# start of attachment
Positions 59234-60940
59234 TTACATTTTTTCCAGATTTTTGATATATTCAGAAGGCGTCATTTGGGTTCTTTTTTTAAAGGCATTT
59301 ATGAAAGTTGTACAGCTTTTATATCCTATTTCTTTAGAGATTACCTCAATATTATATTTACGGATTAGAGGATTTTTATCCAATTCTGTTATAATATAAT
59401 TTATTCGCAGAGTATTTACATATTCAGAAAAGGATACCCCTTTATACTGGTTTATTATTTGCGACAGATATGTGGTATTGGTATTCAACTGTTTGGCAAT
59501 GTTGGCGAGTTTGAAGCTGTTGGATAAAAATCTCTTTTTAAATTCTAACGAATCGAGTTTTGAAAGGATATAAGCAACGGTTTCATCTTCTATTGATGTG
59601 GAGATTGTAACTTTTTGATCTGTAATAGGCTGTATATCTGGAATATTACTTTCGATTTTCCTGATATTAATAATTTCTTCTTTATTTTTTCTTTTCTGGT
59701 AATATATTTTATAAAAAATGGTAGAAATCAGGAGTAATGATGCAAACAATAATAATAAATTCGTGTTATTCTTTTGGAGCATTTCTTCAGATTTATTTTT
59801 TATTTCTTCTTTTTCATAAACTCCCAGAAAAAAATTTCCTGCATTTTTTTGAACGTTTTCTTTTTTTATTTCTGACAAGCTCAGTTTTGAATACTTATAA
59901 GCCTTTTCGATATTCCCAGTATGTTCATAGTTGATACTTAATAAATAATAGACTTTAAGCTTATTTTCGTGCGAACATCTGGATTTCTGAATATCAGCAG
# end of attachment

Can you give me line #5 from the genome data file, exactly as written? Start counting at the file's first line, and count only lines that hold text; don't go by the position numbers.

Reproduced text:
59501 GTTGGCGAGTTTGAAGCTGTTGGATAAAAATCTCTTTTTAAATTCTAACGAATCGAGTTTTGAAAGGATATAAGCAACGGTTTCATCTTCTATTGATGTG